Following the taping of an episode of the Family Feud show, Steve Harvey blessed the audience with six of the most powerful minutes that anyone striving to achieve success needed to hear. The core of his advice focused on one simple concept- jumping.
Harvey explained how we were all given gifts when we were born and if you want to be successful you need to find your gift and embrace it. He explained that while it’s great to go to college and get a degree, you have to do more than just get a job to truly be successful and happy. He then compared success to jumping off of a cliff and relying on a parachute- your gift- to break your fall. He warned, however, that it’s not that easy. If you take a leap to pursue your passion, you’re probably not going to succeed right away. It’s going to take time, and you’ll hit plenty of obstacles and get bruised and battered in the process, but that doesn’t mean you give up right away. Ultimately, you can play it safe and deal without the cuts and the tears and you can stand on that cliff for the rest of your life- nice and safe. But if you don’t jump your parachute will never open.
In life, we are all placed in situations where we must choose one of two paths- the safe, comfortable path where we can often predict the next steps, or the path that seems uncertain, uncomfortable and risky but, if completed successfully, can reap great rewards. This decision seems to transcend multiple levels, from something as simple as trying new foods, to figuring out who to date, to deciding the career path we want to pursue. It is often stated that the bigger the risk, the greater the reward. Many people know this and yet remain unwilling or unable to take a risk. Please understand that there is nothing wrong with that if that is ultimately how you choose to live your life. This post seeks to target those individuals who may want to take the jump but are so boggled down by the “what if’s” that it seduces them into a state of paralysis.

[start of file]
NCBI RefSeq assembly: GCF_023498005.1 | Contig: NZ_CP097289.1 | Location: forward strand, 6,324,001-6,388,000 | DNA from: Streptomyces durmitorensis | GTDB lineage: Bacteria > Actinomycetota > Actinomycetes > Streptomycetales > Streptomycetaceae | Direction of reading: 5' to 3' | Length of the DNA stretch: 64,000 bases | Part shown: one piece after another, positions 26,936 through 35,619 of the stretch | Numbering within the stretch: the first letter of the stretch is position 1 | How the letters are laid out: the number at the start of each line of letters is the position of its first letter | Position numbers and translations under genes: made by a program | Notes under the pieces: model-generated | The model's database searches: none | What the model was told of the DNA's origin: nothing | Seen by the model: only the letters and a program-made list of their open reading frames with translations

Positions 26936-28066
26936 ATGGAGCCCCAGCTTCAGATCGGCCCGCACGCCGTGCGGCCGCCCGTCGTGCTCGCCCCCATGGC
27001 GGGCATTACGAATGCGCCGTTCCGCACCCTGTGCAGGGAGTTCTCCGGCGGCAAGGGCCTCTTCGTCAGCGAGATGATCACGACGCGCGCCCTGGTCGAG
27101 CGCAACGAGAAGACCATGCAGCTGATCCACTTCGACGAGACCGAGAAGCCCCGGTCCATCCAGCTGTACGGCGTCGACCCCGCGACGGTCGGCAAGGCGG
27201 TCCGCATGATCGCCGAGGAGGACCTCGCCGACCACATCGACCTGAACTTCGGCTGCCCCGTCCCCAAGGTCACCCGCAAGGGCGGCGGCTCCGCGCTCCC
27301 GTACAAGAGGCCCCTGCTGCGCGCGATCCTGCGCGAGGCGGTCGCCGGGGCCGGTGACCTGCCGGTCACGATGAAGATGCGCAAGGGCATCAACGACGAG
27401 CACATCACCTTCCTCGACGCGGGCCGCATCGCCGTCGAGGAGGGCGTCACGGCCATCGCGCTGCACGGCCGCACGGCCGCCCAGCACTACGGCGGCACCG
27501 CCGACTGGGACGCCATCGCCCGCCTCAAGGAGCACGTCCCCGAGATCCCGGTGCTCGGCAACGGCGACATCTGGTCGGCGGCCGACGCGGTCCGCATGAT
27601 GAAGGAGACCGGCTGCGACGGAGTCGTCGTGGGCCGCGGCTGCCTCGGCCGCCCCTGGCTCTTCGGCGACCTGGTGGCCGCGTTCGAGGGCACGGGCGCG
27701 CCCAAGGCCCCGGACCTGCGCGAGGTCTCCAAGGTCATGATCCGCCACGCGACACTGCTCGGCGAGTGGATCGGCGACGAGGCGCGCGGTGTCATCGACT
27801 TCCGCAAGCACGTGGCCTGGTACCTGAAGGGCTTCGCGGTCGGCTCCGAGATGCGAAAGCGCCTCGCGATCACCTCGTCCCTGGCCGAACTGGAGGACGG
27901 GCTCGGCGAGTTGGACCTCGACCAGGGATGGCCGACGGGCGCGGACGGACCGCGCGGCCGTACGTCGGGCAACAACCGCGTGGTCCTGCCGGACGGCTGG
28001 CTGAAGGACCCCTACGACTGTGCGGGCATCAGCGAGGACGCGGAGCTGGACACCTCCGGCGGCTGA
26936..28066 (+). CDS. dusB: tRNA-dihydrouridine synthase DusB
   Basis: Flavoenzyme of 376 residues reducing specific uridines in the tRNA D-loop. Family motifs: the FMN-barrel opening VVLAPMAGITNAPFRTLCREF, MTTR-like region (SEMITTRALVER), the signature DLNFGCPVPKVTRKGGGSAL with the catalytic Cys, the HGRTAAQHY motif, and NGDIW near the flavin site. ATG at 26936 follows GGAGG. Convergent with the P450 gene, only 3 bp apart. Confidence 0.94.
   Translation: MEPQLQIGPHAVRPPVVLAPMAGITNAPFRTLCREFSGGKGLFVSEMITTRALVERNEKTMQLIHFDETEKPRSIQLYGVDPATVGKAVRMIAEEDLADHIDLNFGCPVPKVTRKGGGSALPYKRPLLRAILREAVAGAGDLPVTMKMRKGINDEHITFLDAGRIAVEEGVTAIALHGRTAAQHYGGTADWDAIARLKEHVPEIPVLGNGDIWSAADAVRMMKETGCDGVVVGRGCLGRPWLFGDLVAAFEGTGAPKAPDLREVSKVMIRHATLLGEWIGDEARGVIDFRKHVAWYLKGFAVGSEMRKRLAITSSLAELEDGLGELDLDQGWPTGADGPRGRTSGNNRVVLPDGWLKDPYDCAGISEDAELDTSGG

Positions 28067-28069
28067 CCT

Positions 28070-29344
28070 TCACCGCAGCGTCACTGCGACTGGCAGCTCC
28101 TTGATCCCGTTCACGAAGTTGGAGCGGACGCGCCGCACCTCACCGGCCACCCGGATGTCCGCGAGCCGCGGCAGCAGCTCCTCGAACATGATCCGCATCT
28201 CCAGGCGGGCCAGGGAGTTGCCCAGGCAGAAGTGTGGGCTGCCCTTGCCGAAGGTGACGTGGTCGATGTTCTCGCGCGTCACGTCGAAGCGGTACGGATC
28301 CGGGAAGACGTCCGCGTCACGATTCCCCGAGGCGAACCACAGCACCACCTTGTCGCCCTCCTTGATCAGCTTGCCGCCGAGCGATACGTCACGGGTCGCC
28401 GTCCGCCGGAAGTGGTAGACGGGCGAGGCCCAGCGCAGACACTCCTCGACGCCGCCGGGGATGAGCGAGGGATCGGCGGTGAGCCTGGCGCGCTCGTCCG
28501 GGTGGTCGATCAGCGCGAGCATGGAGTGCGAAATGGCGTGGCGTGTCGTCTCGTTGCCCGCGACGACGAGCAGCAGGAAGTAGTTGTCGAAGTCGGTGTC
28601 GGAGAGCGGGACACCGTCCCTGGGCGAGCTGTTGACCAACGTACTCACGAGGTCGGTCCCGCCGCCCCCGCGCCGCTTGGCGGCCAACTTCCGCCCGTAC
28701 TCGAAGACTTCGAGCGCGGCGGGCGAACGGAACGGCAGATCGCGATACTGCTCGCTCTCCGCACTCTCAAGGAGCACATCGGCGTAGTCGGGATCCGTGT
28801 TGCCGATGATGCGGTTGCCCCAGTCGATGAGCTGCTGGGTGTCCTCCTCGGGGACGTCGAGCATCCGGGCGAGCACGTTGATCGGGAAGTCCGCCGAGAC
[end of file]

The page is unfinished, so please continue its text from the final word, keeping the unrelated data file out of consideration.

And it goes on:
This process of jumping has burdened me for most of my life. A lot of my issues may be rooted in self-esteem issues that linger from severe bullying as a child. Some are related to my desire to take only known and calculated risks. Either way, I know that it took a tremendous amount of faith to take several big jumps in my life not knowing where I would land while also expecting some sort of failure and pain. My greatest reward from taking a jump of faith was the day I decided to become an entrepreneur. After years of dedicating my time and energy towards empowering and strengthening the dreams of others, I decided it was my time to focus on my dreams and my goals. It was only after a few short years that I had to decide if I was ready to make the biggest jump ever- to continue to work full-time while managing my growing business OR to leave my full-time job and focus all my time and energy on my business. I was overwhelmed with fear, anxiety, and doubt but ultimately made the decision to jump. I am thankful that I did because it has turned out to be one of the best decisions I have ever made.
The idea of becoming an entrepreneur is something I encourage everyone I meet to consider. Developing a brand, creating a product of your own design, dictating your schedule, and following your passion are all incredibly exciting and enticing. However, there are tremendous risks involved. Some are so great that the idea of becoming an entrepreneur is immediately dismissed as impossible. For some, the idea seems surreal and attainable yet also impossible. Through my own experiences, as well as from the experiences of many people who have either became an entrepreneur, planned but walked away from the idea, or still have hopes and aspirations of following that dream, I have identified five of the most common enemies to taking that jump